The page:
In a bid to get young people to the polls, U.S. Sen. Bernie Sanders told a crowd made up mostly students that if they don’t vote, Republicans will win.
“If voter turnout is low, you’re going to end up with right-wing reactionary leadership in Florida,” Sanders told a crowd of several hundred people at the University of South Florida on Wednesday.
Sanders’ visits to USF and the University of Central Florida in Orlando earlier in the day were all in an effort to solidify support among a key block of voters who are notorious for sitting out of mid-term elections.
Sanders said he was told before taking the stage that just 81 votes out of a potential 2,900 have been cast in the precinct that includes the USF campus.
“That’s pathetic,” he told the crowd, before announcing that Democratic attorney general candidate Sean Shaw would lead students to an early voting site on campus after the speech.
“Your views don’t mean anything unless you participate in the political process and you come out to vote,” Sanders said.
Several students who spoke to 10News said they had not voted yet but intended to do so, with most saying they were headed to one of the on-campus early voting sites.
“It’s not too late,” said USF student Aly Palumbo. “I think this rally will really help get people going to the polls.”
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https://thehill.com/homenews/house/413427-dems-warn-party-message-lacks-punch Democrats are sounding growing alarms in the final push before the midterm elections that the party lacks the message it needs to combat President Trump and win back Democratic majorities in Congress. “We haven’t had a real message since the last presidential election, so why change it now?” said Democratic strategist Chris Kofinis. “We had no message in 2016. We had no message in between. We have no message going into this election … You have to give people a reason to vote for you, not a reason to vote against someone else. “In terms of a Democratic Party …Continue reading →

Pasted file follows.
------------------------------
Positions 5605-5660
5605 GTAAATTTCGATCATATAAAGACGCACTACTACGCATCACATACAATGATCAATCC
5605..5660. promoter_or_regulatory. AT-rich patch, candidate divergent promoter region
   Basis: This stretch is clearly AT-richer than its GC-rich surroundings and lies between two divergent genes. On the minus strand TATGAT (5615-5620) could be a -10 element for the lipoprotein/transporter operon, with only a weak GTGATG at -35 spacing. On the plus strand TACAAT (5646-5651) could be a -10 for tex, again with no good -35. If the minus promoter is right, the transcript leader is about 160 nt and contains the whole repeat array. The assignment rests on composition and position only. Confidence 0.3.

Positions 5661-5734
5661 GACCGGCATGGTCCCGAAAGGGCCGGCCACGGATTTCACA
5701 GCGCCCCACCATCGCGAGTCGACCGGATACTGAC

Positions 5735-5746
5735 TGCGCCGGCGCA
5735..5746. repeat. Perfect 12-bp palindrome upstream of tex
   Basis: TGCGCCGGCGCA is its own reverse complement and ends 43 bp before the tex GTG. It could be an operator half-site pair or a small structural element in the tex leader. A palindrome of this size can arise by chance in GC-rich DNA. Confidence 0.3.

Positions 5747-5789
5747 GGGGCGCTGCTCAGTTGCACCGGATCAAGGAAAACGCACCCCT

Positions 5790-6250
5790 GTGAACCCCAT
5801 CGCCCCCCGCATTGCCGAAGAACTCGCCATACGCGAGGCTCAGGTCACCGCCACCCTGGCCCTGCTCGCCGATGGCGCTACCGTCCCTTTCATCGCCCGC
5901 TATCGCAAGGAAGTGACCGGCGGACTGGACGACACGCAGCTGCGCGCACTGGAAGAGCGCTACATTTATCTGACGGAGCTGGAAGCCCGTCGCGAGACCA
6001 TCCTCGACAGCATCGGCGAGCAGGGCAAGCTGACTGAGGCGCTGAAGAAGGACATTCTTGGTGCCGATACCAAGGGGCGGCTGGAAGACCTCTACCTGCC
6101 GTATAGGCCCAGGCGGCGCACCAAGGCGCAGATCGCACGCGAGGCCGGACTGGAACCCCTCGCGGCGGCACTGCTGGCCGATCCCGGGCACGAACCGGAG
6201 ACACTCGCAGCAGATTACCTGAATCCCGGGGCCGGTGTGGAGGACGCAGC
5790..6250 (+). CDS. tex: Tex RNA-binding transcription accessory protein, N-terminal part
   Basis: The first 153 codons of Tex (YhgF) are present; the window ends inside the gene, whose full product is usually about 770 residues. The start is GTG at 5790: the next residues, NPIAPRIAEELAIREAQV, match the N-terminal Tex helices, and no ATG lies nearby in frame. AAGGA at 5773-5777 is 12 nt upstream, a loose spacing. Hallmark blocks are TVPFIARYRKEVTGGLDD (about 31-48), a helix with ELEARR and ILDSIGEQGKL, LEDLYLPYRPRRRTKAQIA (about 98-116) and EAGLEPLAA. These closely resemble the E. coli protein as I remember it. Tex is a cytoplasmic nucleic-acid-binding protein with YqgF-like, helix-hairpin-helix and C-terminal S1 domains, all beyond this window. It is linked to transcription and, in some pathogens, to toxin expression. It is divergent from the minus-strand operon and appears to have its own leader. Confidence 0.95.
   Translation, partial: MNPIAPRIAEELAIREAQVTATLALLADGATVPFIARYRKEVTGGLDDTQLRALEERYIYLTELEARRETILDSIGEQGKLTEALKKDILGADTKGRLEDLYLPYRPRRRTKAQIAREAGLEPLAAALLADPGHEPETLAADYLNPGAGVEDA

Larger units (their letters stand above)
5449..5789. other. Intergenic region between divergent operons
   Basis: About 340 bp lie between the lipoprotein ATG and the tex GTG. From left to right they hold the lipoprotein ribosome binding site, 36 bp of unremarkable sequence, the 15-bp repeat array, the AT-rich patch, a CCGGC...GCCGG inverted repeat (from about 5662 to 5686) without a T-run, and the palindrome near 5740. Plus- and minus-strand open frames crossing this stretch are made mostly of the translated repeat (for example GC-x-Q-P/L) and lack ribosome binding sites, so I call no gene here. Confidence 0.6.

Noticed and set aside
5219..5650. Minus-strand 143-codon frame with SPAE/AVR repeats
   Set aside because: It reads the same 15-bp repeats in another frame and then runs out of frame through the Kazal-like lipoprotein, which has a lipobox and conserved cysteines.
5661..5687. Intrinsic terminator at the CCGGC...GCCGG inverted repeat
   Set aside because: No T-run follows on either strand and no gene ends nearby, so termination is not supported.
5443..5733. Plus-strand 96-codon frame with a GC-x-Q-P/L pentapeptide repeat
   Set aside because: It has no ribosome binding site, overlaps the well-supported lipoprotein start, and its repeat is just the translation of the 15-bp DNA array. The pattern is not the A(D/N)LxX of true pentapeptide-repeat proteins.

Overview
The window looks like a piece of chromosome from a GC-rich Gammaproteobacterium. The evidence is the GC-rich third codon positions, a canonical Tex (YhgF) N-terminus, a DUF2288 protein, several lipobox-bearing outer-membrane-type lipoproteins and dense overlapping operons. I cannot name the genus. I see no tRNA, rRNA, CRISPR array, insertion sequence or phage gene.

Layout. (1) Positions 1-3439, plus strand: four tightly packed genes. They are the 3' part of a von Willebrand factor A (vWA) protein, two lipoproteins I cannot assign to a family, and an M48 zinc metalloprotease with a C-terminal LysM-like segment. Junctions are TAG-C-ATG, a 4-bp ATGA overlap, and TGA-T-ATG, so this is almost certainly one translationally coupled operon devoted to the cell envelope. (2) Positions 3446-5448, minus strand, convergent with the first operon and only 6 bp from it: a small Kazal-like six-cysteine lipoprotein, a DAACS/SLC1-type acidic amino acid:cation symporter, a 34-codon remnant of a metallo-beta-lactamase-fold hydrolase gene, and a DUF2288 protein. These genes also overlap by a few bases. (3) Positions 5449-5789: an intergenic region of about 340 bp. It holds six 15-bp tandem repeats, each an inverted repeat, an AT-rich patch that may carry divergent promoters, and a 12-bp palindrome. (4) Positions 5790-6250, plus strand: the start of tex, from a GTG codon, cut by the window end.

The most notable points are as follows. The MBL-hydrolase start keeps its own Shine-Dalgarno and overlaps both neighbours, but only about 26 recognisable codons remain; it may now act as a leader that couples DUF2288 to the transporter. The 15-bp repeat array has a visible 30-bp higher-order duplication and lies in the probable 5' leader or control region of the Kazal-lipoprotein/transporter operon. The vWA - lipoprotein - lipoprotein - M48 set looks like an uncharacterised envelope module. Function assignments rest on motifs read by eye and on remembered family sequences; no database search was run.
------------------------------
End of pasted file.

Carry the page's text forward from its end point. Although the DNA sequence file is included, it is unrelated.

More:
Two years after a tough loss in South Carolina’s Democratic presidential primary, Sen. Bernie Sanders returned Saturday to the state where he said his progressive message is resonating more strongly than before.
In an interview with The Associated Press following a rally attended by roughly 1,000 supporters, Sanders said, “The day is going to come, sooner than people believe, that South Carolina is going to become a progressive state.”
“We have helped transform political consciousness in this country,” the Vermont independent said.
Sanders’ trip to the home of this first-in-the-South presidential primary came as part of a swing through several other states with early positions on the primary calendar. Next up was Iowa. A visit to Nevada was planned for next week.
The South Carolina trip differed from many of Sanders’ other stops, where he’s stumping with congressional candidates. None of them campaigned with him in South Carolina, with some young Democratic leaders in the state eschewing his trip as a self-serving exercise.
Still, Sanders received thunderous applause from his crowd of supporters.
“So there are progressives in South Carolina! I was told that nobody would come out to a meeting like this,” Sanders said. “Thank you all very much for being here.”
The trip was billed as a “Medicare for All” rally at the behest of Our Revolution, an offshoot of Sanders’ 2016 presidential effort.
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